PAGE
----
And now, new in our family are the just-born Irrawaddy ones!
Together these dolphins perform a wide variety of tricks including sawasdee (“hello”), “thank you”, and even a bit of “waterskiing” which is not to be missed. After the show, visitors will have a once-in-a lifetime opportunity to actually touch, hug, and feed these adorable dolphins, all under the special guidance of the experienced team of trainers (the first professional team of Thailand). And for the younger generation there’s a Dolphin Camp, with a program full of fun and inventive activities. Other attractions at Oasis Sea World include the Fish Cave, where you’ll find your own little Nemos (clown fish), plus other colorful underwater critters, or for those visitors who wish to relax their feet, there’s a stress relieving Fish Spa, where tiny fish nibble away at the dirt and dead skin on your tender tootsies. On the other hand if you want to burn some calories while keeping your legs in shape, take a spin on the Water Bicycle. You can also enjoy hand-feeding the giant White Snapper. When it’s time to eat, the Thongnatee Restaurant welcomes visitors with its splendid atmosphere and cozy ambiance. Surrounded by beautiful lake, the restaurant offers an extensive seafood menu, as well as delicious local cuisine and other fresh healthy foods. Or just stop in at the Oasis Sea World coffee shop and try something homemade from the bakery, together with our signature item, the Irrawadee coffee. Shoppers can shop ‘til they drop at the souvenir store, which includes famous products from Chanthaburi province including jewelry, handicrafts, fruit products and dolphin-inspired gifts. In short, there’s something for everyone at Oasis Sea World.
Oasis Sea World is returning with a renewed service. You will get to swim with dophins in a prettier and more comfortable place. Come for your once in a life time experience! Oasis Sea World 48/2 Mu5 Paknam District Amphor laem Singh, Chanthaburi Thailand 22130 Tel.+66 3949 9222 Fax.++66 3949 9223 www.oasisseaworld.net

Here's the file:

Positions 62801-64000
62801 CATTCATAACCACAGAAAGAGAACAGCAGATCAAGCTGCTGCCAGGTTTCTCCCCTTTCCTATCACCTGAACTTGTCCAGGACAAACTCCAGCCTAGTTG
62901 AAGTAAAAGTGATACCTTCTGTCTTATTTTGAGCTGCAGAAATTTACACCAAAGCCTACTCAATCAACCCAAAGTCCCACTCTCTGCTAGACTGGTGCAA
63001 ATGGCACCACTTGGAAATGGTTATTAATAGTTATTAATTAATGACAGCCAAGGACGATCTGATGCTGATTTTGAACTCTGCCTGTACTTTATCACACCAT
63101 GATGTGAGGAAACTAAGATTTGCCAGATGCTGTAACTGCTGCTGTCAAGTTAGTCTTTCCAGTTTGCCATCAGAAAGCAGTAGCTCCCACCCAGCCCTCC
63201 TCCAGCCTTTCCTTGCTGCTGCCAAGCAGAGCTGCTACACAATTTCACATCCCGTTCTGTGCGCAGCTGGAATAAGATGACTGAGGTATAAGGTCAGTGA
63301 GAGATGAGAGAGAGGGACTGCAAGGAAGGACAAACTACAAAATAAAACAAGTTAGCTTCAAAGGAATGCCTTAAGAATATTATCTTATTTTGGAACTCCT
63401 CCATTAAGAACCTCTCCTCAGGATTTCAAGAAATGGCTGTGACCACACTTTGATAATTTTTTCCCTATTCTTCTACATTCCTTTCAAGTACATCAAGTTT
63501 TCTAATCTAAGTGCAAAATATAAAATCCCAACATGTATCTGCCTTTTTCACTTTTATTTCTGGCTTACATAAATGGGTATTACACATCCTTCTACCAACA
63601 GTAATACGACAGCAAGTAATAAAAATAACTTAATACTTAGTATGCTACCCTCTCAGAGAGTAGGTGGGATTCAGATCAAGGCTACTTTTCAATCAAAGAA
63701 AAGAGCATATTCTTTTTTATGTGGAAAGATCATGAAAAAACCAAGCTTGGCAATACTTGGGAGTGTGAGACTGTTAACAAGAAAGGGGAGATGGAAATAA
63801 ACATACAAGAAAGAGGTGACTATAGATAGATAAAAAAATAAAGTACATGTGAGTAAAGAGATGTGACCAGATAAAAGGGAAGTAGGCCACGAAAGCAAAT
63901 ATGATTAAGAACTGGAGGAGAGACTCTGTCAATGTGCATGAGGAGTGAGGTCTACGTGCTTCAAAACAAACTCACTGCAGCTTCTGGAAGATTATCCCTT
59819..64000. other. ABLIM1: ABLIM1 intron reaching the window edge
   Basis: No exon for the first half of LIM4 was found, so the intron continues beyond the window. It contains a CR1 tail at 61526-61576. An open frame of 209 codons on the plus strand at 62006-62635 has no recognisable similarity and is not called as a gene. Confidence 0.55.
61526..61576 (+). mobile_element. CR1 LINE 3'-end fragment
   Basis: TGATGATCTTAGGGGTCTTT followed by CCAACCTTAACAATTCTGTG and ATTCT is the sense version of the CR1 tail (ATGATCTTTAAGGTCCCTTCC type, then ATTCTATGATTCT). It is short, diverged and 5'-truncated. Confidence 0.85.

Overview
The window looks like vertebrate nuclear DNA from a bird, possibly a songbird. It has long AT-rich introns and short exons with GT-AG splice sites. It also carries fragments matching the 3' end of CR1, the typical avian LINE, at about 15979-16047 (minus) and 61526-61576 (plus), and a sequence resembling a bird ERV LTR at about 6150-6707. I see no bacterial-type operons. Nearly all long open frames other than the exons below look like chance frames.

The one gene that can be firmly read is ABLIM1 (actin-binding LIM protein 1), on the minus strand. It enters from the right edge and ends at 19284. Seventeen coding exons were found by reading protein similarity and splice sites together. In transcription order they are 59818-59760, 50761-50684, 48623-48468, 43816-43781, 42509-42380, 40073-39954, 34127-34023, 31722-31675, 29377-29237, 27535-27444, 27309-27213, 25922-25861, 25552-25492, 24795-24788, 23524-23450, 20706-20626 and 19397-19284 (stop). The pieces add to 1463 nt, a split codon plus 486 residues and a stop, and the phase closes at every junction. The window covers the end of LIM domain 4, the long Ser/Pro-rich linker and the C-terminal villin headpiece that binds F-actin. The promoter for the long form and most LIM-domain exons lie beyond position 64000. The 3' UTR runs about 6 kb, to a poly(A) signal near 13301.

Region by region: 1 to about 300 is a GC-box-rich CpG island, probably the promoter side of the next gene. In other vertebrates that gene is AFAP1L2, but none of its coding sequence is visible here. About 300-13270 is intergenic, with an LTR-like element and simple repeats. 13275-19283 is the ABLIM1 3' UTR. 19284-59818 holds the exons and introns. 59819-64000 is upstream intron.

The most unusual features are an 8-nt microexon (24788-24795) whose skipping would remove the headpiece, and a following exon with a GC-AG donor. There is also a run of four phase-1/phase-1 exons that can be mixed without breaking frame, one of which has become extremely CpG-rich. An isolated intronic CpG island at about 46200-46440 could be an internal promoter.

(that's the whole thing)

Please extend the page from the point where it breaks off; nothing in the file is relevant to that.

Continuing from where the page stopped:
ASEAN @ a GlANCE
Brunei Brunei, the second smallest ASEAN nation, is often overlooked as a travel destination. Although oil-rich, it is not an übermodern emirate like Dubai, nor is it an uptight Muslim stronghold like Bahrain. Instead it’s charm lies in its natural surroundings and laid back villages.
Nasi Katok is a mixture of rice, fried chicken and a sauce called sambal – is the signature dish of Bandar Seri Begawan (and the rest of Brunei as well) Kueh Melayu is a sweet pancake treat, filled with peanuts, raisins and sugar Ambuyat is a sticky ball of flavourless sago starch, similar to tapioca, served with a variety of dips Smooters are Brunei’s answer to ice-cream milkshakes
Dina Arif Gallery in Bandar Seri Begawan exhibits and sells paintings by local artists Silversmiths and coppersmiths across the country sell a wide range of metallic souvenirs including gongs of all sizes Jong sarat, a hand-woven cloth made from gold and silver threads, can be found at the Arts and Handicrafts Centre in Kota Batu
While in Bandar Seri Begawan (BSB) take a walking tour that leads you past the Omar Ali Saifuddien Mosque, the Istana Nurul Iman (the Sultan’s Palace), and the Royal Regalia Museum, and marvel at the lavish lifestyles of these Southeast Asian sultans Grab a water taxi and cross the river in BSB to visit the wooden stilt-houses in Kampong Ayer, the world’s largest floating city The best high tea in BSB is definitely to be had within the marbled halls of The Empire Hotel, a lavish oasis built on a jungle-like seafront Take a lazy longboat ride deep into the virgin rainforests of Ulu Temburong National Park, and spend the night in a jungle resort before heading to Bangar for a look at a traditional village Tutong, in central Brunei, is famous for its white sand and its 6 varieties of pitcher plants (locals use their insect-catching sacs to cook a variety of dishes) Pantai Tutong, a few kms from Tutong town, boasts one of the best beaches in the country
Brunei has no railway system, so ground transport around the country is limited to bus, rental car, or taxi Hiring a car in Brunei is cost-effective (petrol is cheap) and the main roads are in good condition Boats to and from Bandar Seri Begawan operate from the Muara Ferry Terminal (about 25km northeast of the city) The government bus network covers most sights in and around the capital of Bandar Seri Begawan, including the international ferry terminal at Muara